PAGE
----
The Rustic Symbolism of Victorian-Era Treestones

Intro and photos by Michelle Sutton

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What does it all mean?

The tree collections in cemeteries and memorial parks are key contributors to the beauty, diversity, and ecological services of the urban forest. Since I was a teenager, I’ve loved wandering cemeteries and memorial parks to appreciate the mature trees, beautiful open-grown specimens, and unusual species. In New York cemeteries I’ve seen glorious open-grown cucumber magnolia (Magnolia acuminata), Kentucky coffeetree (Gymnocladus dioicus), and Katsura tree (Cercidiphyllum japonicum), to name a few.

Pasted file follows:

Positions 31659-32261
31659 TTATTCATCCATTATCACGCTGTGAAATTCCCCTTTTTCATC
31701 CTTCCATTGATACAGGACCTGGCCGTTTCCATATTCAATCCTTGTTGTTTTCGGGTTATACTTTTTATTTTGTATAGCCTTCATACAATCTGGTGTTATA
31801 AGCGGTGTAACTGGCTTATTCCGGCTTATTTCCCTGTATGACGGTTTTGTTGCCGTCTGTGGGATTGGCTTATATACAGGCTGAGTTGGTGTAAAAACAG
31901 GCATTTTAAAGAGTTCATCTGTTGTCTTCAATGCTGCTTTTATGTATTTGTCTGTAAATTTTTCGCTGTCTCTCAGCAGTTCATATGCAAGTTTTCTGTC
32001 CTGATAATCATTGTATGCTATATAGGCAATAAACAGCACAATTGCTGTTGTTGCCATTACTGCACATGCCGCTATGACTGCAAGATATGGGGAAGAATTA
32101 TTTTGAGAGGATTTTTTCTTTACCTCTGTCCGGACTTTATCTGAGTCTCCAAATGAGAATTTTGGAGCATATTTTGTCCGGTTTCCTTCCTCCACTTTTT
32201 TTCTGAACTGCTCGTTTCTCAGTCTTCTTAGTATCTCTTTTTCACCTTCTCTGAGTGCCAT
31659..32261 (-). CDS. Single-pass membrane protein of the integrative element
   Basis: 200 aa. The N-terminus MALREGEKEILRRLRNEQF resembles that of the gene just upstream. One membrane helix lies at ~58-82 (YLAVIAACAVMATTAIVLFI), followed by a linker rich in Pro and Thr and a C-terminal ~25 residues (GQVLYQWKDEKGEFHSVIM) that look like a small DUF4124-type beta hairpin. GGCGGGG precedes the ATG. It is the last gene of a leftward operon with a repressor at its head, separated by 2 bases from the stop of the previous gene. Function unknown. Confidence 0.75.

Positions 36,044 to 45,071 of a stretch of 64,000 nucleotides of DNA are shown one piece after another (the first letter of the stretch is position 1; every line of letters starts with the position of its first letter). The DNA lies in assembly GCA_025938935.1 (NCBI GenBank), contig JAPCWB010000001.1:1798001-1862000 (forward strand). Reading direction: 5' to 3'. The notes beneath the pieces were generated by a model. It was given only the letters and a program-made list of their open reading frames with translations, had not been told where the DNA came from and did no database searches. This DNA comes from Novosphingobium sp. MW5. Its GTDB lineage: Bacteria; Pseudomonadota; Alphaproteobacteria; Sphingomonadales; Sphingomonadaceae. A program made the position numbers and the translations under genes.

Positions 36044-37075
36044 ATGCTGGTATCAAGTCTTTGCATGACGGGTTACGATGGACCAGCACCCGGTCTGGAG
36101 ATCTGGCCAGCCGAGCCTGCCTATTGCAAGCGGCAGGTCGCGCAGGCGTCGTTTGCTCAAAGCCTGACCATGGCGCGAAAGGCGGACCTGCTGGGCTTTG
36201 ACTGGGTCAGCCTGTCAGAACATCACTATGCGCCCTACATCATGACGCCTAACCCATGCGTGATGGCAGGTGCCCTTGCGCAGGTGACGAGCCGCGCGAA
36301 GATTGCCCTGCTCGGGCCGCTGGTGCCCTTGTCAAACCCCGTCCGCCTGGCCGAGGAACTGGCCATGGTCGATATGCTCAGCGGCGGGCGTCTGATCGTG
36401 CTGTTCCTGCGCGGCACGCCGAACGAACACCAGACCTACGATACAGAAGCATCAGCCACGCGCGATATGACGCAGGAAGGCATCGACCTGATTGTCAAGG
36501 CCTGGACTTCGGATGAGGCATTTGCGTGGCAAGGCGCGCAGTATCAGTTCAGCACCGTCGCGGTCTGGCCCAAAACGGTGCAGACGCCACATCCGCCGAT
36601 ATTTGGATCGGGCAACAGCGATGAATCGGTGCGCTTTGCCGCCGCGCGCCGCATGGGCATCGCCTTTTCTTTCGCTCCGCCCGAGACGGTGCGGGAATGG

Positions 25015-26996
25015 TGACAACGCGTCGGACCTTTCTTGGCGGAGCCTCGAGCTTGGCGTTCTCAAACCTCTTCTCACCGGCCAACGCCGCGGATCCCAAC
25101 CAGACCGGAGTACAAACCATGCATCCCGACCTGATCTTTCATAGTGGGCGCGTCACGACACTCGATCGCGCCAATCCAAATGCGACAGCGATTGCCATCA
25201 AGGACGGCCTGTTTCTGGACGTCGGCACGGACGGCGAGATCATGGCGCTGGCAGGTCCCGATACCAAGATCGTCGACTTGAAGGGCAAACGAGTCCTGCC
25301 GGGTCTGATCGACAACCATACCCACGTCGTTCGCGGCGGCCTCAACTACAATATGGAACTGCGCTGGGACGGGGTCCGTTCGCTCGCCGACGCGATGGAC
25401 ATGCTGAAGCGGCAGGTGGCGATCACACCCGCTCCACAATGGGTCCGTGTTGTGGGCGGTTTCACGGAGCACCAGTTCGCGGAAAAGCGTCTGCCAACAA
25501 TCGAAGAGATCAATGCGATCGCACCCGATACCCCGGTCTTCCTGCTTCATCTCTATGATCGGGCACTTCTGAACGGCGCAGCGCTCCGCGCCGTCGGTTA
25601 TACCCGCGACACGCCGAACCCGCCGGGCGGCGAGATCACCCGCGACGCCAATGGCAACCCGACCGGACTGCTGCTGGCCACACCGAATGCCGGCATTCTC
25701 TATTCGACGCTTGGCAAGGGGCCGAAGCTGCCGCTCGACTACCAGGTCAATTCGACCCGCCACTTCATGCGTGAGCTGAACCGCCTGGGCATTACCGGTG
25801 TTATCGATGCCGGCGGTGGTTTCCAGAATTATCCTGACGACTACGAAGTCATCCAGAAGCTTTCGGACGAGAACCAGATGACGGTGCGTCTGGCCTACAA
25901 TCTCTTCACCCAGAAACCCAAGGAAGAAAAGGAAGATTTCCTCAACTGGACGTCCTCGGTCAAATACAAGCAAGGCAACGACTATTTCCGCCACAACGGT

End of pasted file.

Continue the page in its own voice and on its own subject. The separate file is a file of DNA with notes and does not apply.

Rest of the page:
Thanks to an article by Davey Resource Group Senior Consulting Urban Forester Jenny Gulick, I have another level of appreciation when I explore cemeteries and memorial parks—now I look for treestones and am thrilled when I find them. It’s like a reverential treasure hunt, as the “treasures” can tell such profound stories. In New York, I often will find one treestone in a cemetery—two or three if I am lucky.  Here are some highlights from Gulick’s fascinating piece on the history of treestones and how their symbolism can be interpreted. 

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